On the fit front, this is subjective, but I found the arms slightly short in relation to the rest of the jacket. They were still fine, but maybe a cm or so longer would have been ideal.

As with all Arc’teryx products, you get what you pay for and they don’t come cheap. Certainly a higher-priced jacket at retail, but generally in line with the competitors who offer similar specs and relatively easy to find a tad discounted.



I was straight up really impressed with the Arc’teryx Cerium LT Hoody. For those of us putting in long runs in cold or mountainous conditions, a jacket with a fantastic warmth to weight ratio is a seriously useful bit of kit for rest periods and safety. And the Cerium LT should be one of your prime candidates when shopping around. Furthermore, for big races in the mountains, desert etc. this should also be a real contender. There are lighter specialist offerings available for racing, but you do lose a bit of versatility.

As I touched on previously, I wouldn’t necessarily recommend this jacket for runners in particularly wet environments. If you’re a regular storm runner, take the warmth to weight ratio hit and opt for something fully synthetic. For those of us in cold drier climates, or just a tad rain storm adverse, I would thoroughly recommend this jacket. A nice bonus, is that it doubles up as a very nice casual jacket. Certainly can’t say that for many running garments…

Design 10/10
Features 9/10
Performance 10/10
Value 8/10
Total 9.25/10

Find out more about Arc’teryx and their product range here.

Other jackets you may want to consider:

PHD Desert Race Pullover – £305
Patagonia Ultralight Down Hoody– £280
Salomon X Alp Down Hoody – £250
Montane Featherlite Down Jacket – £200
Rab Zero G Jacket – £375

All images @lukejarmey

Have you used the Arc’Teryx Cerium LT jacket? Don’t agree with this review? What’s your opinion? Add your own comment to this review and share your experience and passion for running with others.

Not a member yet? Sign up here to be part of the RunUltra community and share tips and stories with thousands of fellow runners around the world.

We are a professional review site and our reviewers receive free products for testing from the companies whose products we review. We test each product thoroughly and give high marks to only the very best. We are independently owned and the opinions expressed here are by the reviewer’s name shown.

We use affiliate links in some of our reviews and articles. This means that if you purchase an item through one of these links we will earn a commission. You will not pay more when buying a product through our links but the income will help us to keep bringing you our free training guides, reviews and other content to enjoy. Thank you in advance for your support.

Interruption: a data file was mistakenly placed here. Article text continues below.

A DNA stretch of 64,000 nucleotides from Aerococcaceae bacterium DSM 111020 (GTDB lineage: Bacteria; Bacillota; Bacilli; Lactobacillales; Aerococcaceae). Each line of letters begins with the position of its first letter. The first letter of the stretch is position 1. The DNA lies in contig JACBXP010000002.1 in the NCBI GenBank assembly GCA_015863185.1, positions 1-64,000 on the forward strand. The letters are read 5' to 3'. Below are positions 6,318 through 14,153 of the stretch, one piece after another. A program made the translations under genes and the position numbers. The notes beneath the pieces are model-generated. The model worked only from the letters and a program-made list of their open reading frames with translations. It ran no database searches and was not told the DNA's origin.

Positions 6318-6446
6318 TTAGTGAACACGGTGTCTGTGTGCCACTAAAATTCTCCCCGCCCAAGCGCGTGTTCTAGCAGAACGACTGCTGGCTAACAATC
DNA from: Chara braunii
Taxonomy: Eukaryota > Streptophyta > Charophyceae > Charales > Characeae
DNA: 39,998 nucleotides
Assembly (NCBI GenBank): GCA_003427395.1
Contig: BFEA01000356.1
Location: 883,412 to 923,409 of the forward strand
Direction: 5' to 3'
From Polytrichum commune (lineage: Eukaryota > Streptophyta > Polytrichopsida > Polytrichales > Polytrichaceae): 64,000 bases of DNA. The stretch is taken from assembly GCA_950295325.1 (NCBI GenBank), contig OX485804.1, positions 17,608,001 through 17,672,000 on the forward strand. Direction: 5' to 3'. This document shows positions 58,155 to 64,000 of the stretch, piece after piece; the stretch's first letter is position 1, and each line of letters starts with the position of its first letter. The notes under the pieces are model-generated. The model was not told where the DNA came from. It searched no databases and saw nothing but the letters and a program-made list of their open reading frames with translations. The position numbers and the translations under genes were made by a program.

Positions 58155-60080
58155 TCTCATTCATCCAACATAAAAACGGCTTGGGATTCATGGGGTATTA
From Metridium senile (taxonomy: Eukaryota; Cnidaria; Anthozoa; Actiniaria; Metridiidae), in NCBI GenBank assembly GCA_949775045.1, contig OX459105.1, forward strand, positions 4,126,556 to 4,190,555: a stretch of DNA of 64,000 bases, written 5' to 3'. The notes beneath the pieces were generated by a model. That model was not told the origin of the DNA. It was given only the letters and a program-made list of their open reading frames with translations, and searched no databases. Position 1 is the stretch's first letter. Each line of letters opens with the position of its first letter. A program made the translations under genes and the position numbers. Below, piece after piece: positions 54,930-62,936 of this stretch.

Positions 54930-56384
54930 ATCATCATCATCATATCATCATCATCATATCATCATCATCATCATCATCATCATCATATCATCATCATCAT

See more of his images on Instagram @lukejarmey
And check out his website



"the weight-to-warmth ratio is truly excellent. This likely has something to do with the 850 fill power down"

Like what you read?

Click here to sign up for more

Related reviews

REVIEW Arc’teryx Cerium LT Hoody Review

{{ reviewsTotal }}{{ options.labels.singularReviewCountLabel }}
{{ reviewsTotal }}{{ options.labels.pluralReviewCountLabel }}
{{ options.labels.newReviewButton }}
{{ userData.canReview.message }}



Distance - slider
Entry Fee
Entry Fee - slider


Date Range

Global - Virtual


A virtual race which can be run at any time shown on the dates shown, on any type of terrain in any country.

Suitable for

For runners from beginners to experienced as you choose your own course and challenge based on the guidelines and options set by the virtual race organiser.

Endurance - Multi-activity


An ultra distance race including at least two of the following activities such as running, swimming, cycling, kayaking, skiing and climbing. It may also include different climatic conditions (eg ice, snow, humidity, cold water, mud or heat).

Suitable for

Experienced multi-skilled athletes who have trained for the different activities included in this event. Admission to these races may be subject to receipt of a recent medical examination certificate. Check with the race organiser regarding entry requirements and any specialist equipment required such as a wetsuit, skis or a mountain bike.



Increase of up to 2000 metres with very challenging climatic conditions (e.g. ice, snow, humidity, heat or at high altitude)

Suitable for

Very experienced long distance ultra runners (min 3 years’ experience) or are doing regular long distance running (>50 miles) with elevation and conditions shown (where possible). Admission to these races is often subject to receipt of a recent medical examination certificate. Purchase of specialist kit is often recommended for these races.



Increase of up to 2000 metres with some challenging climatic conditions (e.g. ice, snow, humidity or heat)

Suitable for

Experienced runners who have completed at least 4 ultras in last 12 months, or are doing regular long distance running (>50 miles) with elevation and conditions shown (where possible). Admission to these races may be subject to receipt of a recent medical examination certificate. Check with the race organiser regarding entry requirements.



Increase of up to 1500 metres

Suitable for

Runners who have completed several ultra distances or similar events, or are doing long distance running regularly, with elevation shown.



Increase of up to 1000 metres

Suitable for

Runners who have completed at least one ultra in last 6 months or are doing long distance running (>26 miles) regularly, with elevation shown.



Very little change < 500 metres

Suitable for

First ultra event. Runners completing a marathon or doing regular long distance running (>26 miles) in the last 6 months.